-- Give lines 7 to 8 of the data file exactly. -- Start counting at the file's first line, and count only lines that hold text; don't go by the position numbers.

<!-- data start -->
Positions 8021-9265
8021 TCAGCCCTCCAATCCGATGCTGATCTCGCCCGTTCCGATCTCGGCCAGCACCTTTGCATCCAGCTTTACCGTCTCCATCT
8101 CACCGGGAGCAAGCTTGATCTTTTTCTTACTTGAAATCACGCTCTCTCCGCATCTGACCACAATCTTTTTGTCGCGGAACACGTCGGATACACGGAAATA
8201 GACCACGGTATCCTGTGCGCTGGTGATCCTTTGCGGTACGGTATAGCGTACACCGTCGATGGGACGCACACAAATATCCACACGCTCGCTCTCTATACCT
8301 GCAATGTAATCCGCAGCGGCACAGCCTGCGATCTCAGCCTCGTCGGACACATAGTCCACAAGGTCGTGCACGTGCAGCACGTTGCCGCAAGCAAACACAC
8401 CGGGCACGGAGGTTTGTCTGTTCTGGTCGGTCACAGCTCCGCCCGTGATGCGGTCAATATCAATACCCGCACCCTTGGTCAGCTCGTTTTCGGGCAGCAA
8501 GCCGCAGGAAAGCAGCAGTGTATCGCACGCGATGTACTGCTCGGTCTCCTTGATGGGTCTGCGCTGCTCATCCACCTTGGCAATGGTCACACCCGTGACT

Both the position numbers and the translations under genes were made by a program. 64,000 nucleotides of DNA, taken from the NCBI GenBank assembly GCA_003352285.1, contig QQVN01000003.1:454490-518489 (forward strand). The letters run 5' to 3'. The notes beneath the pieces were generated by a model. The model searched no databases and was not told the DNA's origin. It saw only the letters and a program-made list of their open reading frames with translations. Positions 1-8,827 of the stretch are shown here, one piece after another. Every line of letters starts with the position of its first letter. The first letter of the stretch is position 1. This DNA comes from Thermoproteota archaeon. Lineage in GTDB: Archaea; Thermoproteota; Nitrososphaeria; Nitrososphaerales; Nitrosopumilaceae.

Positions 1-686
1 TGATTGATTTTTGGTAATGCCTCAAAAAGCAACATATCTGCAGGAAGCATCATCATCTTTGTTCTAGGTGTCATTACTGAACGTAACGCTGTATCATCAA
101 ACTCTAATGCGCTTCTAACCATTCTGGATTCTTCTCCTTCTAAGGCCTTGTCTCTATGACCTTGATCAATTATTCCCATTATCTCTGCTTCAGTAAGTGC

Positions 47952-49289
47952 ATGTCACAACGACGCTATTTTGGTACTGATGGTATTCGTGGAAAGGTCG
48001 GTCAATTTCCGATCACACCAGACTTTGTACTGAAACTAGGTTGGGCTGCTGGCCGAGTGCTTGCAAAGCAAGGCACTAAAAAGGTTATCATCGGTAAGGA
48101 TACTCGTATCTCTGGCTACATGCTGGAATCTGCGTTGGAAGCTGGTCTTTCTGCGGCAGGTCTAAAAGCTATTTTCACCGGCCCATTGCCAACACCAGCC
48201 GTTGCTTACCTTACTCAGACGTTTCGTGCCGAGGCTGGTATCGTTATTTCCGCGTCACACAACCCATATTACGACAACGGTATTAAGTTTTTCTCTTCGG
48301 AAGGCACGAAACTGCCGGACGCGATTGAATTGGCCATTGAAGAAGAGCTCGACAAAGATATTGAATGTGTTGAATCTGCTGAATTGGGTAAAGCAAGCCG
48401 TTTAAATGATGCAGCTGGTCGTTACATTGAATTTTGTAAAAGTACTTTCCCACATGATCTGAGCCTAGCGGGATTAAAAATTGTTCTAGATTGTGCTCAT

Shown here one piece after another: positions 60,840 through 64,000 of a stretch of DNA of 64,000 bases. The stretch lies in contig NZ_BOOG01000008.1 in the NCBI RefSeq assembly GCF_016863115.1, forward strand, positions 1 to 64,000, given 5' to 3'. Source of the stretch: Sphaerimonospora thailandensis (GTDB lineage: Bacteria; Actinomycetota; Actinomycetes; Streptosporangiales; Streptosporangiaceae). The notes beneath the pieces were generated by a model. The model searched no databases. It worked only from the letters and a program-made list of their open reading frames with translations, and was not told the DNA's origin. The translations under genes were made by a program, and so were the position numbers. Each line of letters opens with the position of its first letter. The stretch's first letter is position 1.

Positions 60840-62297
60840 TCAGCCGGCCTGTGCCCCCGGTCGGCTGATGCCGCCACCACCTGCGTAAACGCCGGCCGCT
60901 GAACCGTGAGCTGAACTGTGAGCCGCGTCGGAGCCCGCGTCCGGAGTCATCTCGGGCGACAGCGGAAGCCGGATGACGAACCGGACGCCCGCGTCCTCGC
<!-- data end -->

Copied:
8501 GCCGCAGGAAAGCAGCAGTGTATCGCACGCGATGTACTGCTCGGTCTCCTTGATGGGTCTGCGCTGCTCATCCACCTTGGCAATGGTCACACCCGTGACT

Both the position numbers and the translations under genes were made by a program. 64,000 nucleotides of DNA, taken from the NCBI GenBank assembly GCA_003352285.1, contig QQVN01000003.1:454490-518489 (forward strand). The letters run 5' to 3'. The notes beneath the pieces were generated by a model. The model searched no databases and was not told the DNA's origin. It saw only the letters and a program-made list of their open reading frames with translations. Positions 1-8,827 of the stretch are shown here, one piece after another. Every line of letters starts with the position of its first letter. The first letter of the stretch is position 1. This DNA comes from Thermoproteota archaeon. Lineage in GTDB: Archaea; Thermoproteota; Nitrososphaeria; Nitrososphaerales; Nitrosopumilaceae.